An innovative protocol launched at Caen University Hospital

Thus, today, we are beginning to consider the real potential of adapted physical activity in the treatment of anorexia nervosa. Recently, innovative protocols have shown promising results. This is particularly the case of the “APAREXIM’Pilot” study carried out with young patients suffering from anorexia nervosa, followed in the child and adolescent psychiatry department of the Caen University Hospital in Normandy, which we are conducting as teacher-researchers at the COMETE laboratory (UMR-S 1075 Inserm/UNICAEN – Mobilities: Aging, Pathologies, Health) at the University of Caen Normandy. This pilot study, entitled “APAREXIM’Pilot”, is supported by Professor Fabian Guénolé, head of this service as well as Drs Delphine Nimal and Marine Hamon-Marie, working within this service.

This close collaboration between researchers and clinicians allowed the implementation of this innovative protocol with 30 minor patients, aimed at evaluating the short and medium term effects of an APA program supervised by videoconference on the main symptoms of anorexia nervosa, as well as on mental health, physical health and sleep.

A program supervised by videoconference

The benefit of videoconferencing is to promote better accessibility to care and more effective therapeutic continuity for the greatest number of patients, regardless of their geographic location and socio-economic conditions, and thus reduce social inequalities in health. The program is delivered over a period of 8 weeks, with 2 weekly one-hour sessions, consisting of muscle strengthening exercises and yoga, of light to moderate intensity.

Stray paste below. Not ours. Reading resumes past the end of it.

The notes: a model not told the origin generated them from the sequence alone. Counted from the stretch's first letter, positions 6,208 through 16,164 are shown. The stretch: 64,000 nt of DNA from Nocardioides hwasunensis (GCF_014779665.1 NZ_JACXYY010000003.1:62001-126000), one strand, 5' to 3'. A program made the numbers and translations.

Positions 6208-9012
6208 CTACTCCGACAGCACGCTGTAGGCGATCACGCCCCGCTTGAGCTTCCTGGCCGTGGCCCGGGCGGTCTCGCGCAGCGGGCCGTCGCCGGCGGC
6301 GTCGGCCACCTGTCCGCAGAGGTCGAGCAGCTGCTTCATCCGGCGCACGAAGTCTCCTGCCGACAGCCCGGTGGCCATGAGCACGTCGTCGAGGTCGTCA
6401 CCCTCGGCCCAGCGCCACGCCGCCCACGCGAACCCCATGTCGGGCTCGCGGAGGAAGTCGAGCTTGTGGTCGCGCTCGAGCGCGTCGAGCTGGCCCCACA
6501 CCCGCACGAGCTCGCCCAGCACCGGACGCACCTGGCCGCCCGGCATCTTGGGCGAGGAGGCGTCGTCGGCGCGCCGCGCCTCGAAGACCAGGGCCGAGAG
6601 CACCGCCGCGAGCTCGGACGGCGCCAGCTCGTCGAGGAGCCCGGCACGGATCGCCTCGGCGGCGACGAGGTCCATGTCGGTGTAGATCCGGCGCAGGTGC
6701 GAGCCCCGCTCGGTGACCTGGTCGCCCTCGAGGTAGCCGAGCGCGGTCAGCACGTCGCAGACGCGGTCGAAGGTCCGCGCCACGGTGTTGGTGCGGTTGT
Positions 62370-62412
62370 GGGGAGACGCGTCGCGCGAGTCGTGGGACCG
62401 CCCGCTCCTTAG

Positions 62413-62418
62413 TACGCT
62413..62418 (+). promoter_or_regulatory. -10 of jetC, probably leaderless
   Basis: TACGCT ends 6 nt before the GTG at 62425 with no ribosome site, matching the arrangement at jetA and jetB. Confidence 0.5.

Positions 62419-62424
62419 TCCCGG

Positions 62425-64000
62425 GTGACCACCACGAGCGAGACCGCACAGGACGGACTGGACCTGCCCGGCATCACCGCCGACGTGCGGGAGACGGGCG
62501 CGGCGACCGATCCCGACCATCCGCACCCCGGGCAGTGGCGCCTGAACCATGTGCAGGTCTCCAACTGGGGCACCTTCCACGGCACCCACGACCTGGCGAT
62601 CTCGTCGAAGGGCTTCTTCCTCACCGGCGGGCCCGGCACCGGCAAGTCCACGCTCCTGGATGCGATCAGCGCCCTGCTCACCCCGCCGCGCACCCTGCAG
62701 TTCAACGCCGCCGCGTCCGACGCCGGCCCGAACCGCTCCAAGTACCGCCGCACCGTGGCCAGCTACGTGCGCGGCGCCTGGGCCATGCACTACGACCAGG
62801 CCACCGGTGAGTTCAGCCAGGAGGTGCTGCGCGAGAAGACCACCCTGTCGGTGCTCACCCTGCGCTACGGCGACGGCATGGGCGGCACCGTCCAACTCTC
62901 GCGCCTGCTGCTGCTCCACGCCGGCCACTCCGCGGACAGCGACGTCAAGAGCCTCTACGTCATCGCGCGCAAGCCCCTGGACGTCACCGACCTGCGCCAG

The preliminary results concerning the first 15 participants of this study are positive. The main benefits obtained by patients at the end of the APA program are an improvement in muscular strength and endurance as well as an improvement in sleep efficiency, which results in more stable sleep, more restorative and less fragmented by nighttime awakenings.

These preliminary results will soon be presented at national and international conferences and will be the subject of scientific publications, in order to highlight the feasibility and effectiveness of a remote APA program in the treatment of anorexia nervosa. In addition, this pilot study should make it possible to establish recommendations for good practices to innovate and diversify the care offering dedicated to anorexia nervosa.

This article is published as part of the Science Festival (which takes place from October 6 to 16, 2023 in mainland France and from November 10 to 27, 2023 overseas and internationally), and of which The Conversation France is a partner . This new edition focuses on the theme “sport and science”. Find all the events in your region on the website.